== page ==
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London England Elections

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NEWS
November 21, 1999 | From Associated Press
Jeffrey Archer, the best-selling novelist who was the Conservative Party candidate for mayor of London, dropped out of the race Saturday after admitting he had once asked a friend to lie for him. "Jeffrey Archer has let the party down, and there could be no question of him continuing as our candidate for mayor," Conservative leader William Hague said Saturday. Archer, 59, won the party's nomination on Oct. 1.
ARTICLES BY DATE
NEWS
May 5, 2000 | MARJORIE MILLER, TIMES STAFF WRITER
Voters here thumbed their noses at Prime Minister Tony Blair's Labor Party on Thursday, apparently choosing its nemesis, Ken Livingstone, as the city's first directly elected mayor. The British Broadcasting Corp. projected victory for the 54-year-old maverick who defied Labor's best efforts to beat him and consistently led in opinion polls. The BBC gave him 51% of the vote based on early returns.
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NEWS
July 18, 1998 | VANORA BENNETT, TIMES STAFF WRITER
This teeming modern metropolis of nearly 10 million people has never had an elected mayor. Bizarrely, London is still run as if it were 32 villages, each with its own small-scale borough council. London's succession of lord mayors, in their furred robes and gilt chains, are purely ceremonial figures dating back to medieval days.
NEWS
March 7, 2000 | MARJORIE MILLER, TIMES STAFF WRITER
British Prime Minister Tony Blair's "new Labor" Party faced its most serious challenge yet Monday when dissident member Ken Livingstone announced that he will run for mayor of London against the party's official candidate. Livingstone, a popular London native who represents Labor's socialist roots, will campaign as an independent against Blair's handpicked candidate, former Health Secretary Frank Dobson.
NEWS
February 17, 2000 | From Associated Press
Voting closed Wednesday in the race for the Labor Party's candidate for London mayor, a competition that pits party leaders' chosen candidate against a man whose victory could be their political nightmare. The results will not be announced before Saturday. The idea of the party's candidacy going to left-wing lawmaker Ken Livingstone has worried Prime Minister Tony Blair's centrist Labor government. Labor has engineered an electoral college that gives Health Minister Frank Dobson a running start.
NEWS
May 5, 2000 | MARJORIE MILLER, TIMES STAFF WRITER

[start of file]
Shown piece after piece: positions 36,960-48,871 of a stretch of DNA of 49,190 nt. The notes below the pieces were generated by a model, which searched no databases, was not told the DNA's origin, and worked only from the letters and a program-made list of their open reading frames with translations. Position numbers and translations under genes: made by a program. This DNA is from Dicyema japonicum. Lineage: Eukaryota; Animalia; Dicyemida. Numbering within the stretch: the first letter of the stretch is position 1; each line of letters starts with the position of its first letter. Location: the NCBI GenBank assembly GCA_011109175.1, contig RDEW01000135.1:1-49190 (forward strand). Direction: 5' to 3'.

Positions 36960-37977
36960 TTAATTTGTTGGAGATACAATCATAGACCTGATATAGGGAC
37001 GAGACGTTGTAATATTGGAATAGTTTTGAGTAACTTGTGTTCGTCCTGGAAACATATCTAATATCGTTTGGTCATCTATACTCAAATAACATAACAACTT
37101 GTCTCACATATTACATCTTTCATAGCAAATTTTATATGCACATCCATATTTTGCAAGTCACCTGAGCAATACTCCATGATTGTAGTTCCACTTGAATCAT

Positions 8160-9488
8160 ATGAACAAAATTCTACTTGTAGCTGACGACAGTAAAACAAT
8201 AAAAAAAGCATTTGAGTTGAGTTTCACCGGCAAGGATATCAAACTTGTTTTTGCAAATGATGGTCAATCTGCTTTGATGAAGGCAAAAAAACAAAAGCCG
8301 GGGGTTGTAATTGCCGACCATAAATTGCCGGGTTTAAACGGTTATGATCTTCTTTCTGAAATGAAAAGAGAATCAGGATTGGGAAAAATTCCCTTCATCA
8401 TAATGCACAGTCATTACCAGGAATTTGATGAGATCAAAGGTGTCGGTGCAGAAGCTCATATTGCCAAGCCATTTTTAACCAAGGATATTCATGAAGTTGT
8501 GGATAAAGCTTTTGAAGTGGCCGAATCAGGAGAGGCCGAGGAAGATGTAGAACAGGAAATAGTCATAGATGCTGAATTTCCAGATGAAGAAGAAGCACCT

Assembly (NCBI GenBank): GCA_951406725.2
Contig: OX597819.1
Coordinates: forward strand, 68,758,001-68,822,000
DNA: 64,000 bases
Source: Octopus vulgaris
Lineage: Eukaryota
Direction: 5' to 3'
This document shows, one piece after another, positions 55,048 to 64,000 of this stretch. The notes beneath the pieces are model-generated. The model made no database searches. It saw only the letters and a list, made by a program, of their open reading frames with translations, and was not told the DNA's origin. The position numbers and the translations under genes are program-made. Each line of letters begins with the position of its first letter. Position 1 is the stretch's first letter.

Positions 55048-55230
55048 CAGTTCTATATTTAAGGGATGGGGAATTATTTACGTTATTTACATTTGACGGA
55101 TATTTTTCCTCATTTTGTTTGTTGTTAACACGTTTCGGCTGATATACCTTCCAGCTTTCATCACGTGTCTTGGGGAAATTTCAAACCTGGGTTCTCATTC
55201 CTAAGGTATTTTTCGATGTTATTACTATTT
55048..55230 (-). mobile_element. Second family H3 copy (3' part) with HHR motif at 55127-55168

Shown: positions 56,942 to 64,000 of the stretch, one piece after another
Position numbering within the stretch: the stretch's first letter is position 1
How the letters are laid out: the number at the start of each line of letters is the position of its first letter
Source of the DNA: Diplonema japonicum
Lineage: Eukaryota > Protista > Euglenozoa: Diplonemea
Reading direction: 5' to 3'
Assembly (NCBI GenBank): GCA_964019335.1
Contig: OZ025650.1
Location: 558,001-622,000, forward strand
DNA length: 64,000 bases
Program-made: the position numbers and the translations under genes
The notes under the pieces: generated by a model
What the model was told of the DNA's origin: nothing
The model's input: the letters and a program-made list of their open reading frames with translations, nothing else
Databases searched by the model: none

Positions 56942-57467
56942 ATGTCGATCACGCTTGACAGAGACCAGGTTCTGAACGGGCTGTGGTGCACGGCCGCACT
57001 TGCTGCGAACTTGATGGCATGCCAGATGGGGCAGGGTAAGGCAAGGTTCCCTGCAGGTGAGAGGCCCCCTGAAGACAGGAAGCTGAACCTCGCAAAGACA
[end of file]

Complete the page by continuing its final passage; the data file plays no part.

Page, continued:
Voters here thumbed their noses at Prime Minister Tony Blair's Labor Party on Thursday, apparently choosing its nemesis, Ken Livingstone, as the city's first directly elected mayor. The British Broadcasting Corp. projected victory for the 54-year-old maverick who defied Labor's best efforts to beat him and consistently led in opinion polls. The BBC gave him 51% of the vote based on early returns.
NEWS
March 7, 2000 | MARJORIE MILLER, TIMES STAFF WRITER
British Prime Minister Tony Blair's "new Labor" Party faced its most serious challenge yet Monday when dissident member Ken Livingstone announced that he will run for mayor of London against the party's official candidate. Livingstone, a popular London native who represents Labor's socialist roots, will campaign as an independent against Blair's handpicked candidate, former Health Secretary Frank Dobson.
NEWS
February 17, 2000 | From Associated Press
Voting closed Wednesday in the race for the Labor Party's candidate for London mayor, a competition that pits party leaders' chosen candidate against a man whose victory could be their political nightmare. The results will not be announced before Saturday. The idea of the party's candidacy going to left-wing lawmaker Ken Livingstone has worried Prime Minister Tony Blair's centrist Labor government. Labor has engineered an electoral college that gives Health Minister Frank Dobson a running start.
NEWS
November 21, 1999 | From Associated Press
Jeffrey Archer, the best-selling novelist who was the Conservative Party candidate for mayor of London, dropped out of the race Saturday after admitting he had once asked a friend to lie for him. "Jeffrey Archer has let the party down, and there could be no question of him continuing as our candidate for mayor," Conservative leader William Hague said Saturday. Archer, 59, won the party's nomination on Oct. 1.
NEWS
July 18, 1998 | VANORA BENNETT, TIMES STAFF WRITER
This teeming modern metropolis of nearly 10 million people has never had an elected mayor. Bizarrely, London is still run as if it were 32 villages, each with its own small-scale borough council. London's succession of lord mayors, in their furred robes and gilt chains, are purely ceremonial figures dating back to medieval days.
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